Entering the University Plaza Waterfront Hotel on a Friday evening, it’s hard to imagine that this downtown project was once considered a flop. A steady stream of residents and hotel guests trickle in and out of the building while throngs of Thunder fans enjoy a pre-game meal in the hotel’s restaurant and bar. It is among this lively setting where Preet Kaur greets me, an hour and a half after our initial interview time.
“Thank you for being so patient, we had five leasing appointments today,” says Kaur, the hotel’s leasing agent. “It’s been a bit hectic.”
Kaur is very busy these days showing units and securing residents for Stockton’s only real downtown housing option, even though most people are unaware that any option exists at all.
Conventional wisdom has been that downtown is too dangerous and too empty to support residential development. And while conventional residential projects have yet to take hold, the University Lofts is quietly showing that a market for housing in Downtown Stockton does exist.
Of the residential units available today, 70% are occupied by University of the Pacific undergraduate and graduate students, and 30% are filled by professionals such as police officers and even Mayor Anthony Silva. This modest amount of professional residents is even more impressive considering that the building’s marketing efforts to this demographic are virtual nonexistent.
“We are mainly marketing to students,” said Brian Cooley, the hotel’s media contact, noting the building’s orange and black color schemes. “Our primary means of reaching professionals right now is through word of mouth.”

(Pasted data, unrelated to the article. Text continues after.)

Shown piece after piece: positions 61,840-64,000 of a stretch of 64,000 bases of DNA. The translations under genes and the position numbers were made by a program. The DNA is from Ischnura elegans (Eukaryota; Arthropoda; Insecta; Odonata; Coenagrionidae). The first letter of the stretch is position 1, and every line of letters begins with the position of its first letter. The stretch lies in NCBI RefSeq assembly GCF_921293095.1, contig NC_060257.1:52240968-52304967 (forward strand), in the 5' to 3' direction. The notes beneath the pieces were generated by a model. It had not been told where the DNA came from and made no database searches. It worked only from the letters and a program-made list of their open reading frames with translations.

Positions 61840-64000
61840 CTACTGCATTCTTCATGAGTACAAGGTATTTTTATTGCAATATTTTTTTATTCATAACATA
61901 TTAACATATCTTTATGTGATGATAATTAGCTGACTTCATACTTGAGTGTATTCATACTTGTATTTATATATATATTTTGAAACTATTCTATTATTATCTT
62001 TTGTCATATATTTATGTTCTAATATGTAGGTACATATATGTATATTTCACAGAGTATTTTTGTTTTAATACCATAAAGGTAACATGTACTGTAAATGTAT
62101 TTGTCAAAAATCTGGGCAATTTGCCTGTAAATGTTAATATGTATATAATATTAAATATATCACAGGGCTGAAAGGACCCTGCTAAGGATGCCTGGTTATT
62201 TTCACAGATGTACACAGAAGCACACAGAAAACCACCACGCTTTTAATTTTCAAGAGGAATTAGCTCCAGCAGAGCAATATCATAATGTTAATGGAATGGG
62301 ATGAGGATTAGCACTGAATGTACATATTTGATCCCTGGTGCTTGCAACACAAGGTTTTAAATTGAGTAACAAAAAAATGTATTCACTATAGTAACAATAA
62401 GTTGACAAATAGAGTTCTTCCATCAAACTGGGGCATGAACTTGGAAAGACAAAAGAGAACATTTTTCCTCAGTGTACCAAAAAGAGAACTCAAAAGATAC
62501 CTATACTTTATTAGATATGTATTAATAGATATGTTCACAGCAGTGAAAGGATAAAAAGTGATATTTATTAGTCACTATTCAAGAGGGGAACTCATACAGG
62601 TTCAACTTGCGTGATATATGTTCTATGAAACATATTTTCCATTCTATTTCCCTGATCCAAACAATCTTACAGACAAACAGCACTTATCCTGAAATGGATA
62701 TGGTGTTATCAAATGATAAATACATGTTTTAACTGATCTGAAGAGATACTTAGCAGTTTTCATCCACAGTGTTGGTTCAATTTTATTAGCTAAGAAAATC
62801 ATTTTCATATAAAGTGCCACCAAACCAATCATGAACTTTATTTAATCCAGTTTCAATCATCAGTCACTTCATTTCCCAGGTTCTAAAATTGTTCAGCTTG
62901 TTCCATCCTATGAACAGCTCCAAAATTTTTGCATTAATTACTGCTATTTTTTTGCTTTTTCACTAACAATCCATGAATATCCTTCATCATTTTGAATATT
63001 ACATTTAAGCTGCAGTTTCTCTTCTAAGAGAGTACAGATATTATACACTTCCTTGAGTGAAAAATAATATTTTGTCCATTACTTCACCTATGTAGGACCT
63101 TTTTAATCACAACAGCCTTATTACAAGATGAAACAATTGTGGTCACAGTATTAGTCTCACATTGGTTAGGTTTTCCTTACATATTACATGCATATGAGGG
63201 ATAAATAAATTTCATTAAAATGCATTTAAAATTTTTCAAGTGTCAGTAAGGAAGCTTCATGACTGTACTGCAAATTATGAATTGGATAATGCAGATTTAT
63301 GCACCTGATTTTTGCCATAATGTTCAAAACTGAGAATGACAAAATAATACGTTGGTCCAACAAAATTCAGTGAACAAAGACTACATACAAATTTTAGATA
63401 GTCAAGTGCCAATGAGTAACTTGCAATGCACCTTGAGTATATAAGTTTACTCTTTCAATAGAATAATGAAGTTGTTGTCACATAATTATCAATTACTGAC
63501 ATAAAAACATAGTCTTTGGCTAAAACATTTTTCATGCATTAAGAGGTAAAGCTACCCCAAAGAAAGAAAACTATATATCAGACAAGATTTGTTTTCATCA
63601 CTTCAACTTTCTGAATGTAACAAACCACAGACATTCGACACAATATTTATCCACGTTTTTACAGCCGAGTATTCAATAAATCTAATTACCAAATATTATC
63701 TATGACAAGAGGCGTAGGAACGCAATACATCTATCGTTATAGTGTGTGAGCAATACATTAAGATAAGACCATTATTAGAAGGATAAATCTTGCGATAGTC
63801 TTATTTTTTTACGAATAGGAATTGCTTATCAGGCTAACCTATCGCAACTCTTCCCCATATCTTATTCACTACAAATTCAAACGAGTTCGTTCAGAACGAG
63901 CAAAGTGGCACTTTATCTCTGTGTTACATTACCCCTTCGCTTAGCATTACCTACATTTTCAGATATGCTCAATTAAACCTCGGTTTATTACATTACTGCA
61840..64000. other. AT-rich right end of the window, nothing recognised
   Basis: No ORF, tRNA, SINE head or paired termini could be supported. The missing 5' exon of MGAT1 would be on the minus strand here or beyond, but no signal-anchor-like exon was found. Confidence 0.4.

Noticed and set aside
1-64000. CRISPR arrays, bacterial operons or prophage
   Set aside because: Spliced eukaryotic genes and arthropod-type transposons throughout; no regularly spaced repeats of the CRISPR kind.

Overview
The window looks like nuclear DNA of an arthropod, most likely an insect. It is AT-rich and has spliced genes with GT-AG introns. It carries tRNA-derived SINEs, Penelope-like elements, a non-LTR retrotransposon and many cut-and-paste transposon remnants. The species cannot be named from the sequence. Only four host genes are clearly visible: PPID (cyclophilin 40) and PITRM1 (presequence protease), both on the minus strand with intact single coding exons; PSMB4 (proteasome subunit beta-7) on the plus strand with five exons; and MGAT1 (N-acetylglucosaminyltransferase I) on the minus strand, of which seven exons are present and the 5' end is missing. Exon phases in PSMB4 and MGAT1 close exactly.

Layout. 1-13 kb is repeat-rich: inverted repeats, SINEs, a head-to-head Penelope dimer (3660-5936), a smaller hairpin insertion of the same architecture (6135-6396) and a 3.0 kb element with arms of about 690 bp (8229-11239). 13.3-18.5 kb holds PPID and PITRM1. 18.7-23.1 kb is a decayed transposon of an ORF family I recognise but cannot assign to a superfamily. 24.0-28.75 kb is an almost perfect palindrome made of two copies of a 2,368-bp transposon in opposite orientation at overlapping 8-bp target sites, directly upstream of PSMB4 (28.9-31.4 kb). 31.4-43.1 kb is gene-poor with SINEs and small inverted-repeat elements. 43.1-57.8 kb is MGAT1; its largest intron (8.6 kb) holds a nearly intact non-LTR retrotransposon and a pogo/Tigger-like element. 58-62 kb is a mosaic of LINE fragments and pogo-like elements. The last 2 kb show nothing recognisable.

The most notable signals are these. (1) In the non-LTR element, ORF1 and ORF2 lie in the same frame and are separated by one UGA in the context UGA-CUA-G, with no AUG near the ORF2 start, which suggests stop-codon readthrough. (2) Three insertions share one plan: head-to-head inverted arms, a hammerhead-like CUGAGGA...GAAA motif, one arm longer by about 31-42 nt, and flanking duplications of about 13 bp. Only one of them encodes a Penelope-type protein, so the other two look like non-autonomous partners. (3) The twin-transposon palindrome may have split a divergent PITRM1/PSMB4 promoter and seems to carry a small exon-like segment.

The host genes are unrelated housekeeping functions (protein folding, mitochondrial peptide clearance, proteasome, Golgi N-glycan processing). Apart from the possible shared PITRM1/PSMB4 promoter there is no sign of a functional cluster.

The University Lofts’ initial success represents a complete 180 from the project’s previous incarnations, where the hotel went through foreclosure– twice.
“The largest private investment in downtown”
Before the building carried the University Plaza Waterfront Hotel and University Lofts names, the hotel was known the Lexington Plaza, and the Sheraton at Regent Pointe before that. Completed in 2007 as part of the waterfront events center, the Sheraton was billed as the “largest private investment in downtown” in 20 years, with a price tag of $61.5 million. The original plan included 178 hotel rooms as well as 42 condos on the upper floors priced as high as $750,000. Back then, a red-hot real estate market ignited hope that high-end homes could be sold downtown. But before the first unit could be purchased, the bottom of the housing market fell out.
Languishing through a stagnate economy, the Sheraton was foreclosed upon and became the Lexington. However, the hotel’s next owners fared no better, succumbing to financial problems. The Lexington went to foreclosure yet again, emblematic of the troubles of a city that would be dubbed the “Foreclosure Capitol of the World.”
Third time’s a charm